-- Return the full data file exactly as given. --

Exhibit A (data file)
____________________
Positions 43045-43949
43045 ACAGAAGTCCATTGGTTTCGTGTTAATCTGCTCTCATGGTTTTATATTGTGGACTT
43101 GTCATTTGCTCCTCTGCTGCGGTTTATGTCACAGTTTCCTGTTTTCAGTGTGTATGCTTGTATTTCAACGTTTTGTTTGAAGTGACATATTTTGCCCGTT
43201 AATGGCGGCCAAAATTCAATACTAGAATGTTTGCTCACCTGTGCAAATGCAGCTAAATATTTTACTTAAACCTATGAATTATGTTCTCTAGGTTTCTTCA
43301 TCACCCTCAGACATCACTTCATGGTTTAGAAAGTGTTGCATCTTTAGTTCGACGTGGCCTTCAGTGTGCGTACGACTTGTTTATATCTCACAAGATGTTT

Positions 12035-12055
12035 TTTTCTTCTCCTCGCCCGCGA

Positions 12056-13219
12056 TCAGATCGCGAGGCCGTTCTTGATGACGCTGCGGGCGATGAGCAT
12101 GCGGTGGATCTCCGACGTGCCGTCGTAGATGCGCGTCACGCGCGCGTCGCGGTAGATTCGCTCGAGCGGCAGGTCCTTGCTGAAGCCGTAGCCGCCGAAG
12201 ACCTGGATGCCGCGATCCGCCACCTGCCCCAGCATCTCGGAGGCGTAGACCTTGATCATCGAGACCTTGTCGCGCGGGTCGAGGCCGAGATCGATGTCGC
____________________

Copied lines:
Positions 43045-43949
43045 ACAGAAGTCCATTGGTTTCGTGTTAATCTGCTCTCATGGTTTTATATTGTGGACTT
43101 GTCATTTGCTCCTCTGCTGCGGTTTATGTCACAGTTTCCTGTTTTCAGTGTGTATGCTTGTATTTCAACGTTTTGTTTGAAGTGACATATTTTGCCCGTT
43201 AATGGCGGCCAAAATTCAATACTAGAATGTTTGCTCACCTGTGCAAATGCAGCTAAATATTTTACTTAAACCTATGAATTATGTTCTCTAGGTTTCTTCA
43301 TCACCCTCAGACATCACTTCATGGTTTAGAAAGTGTTGCATCTTTAGTTCGACGTGGCCTTCAGTGTGCGTACGACTTGTTTATATCTCACAAGATGTTT

Positions 12035-12055
12035 TTTTCTTCTCCTCGCCCGCGA

Positions 12056-13219
12056 TCAGATCGCGAGGCCGTTCTTGATGACGCTGCGGGCGATGAGCAT
12101 GCGGTGGATCTCCGACGTGCCGTCGTAGATGCGCGTCACGCGCGCGTCGCGGTAGATTCGCTCGAGCGGCAGGTCCTTGCTGAAGCCGTAGCCGCCGAAG
12201 ACCTGGATGCCGCGATCCGCCACCTGCCCCAGCATCTCGGAGGCGTAGACCTTGATCATCGAGACCTTGTCGCGCGGGTCGAGGCCGAGATCGATGTCGC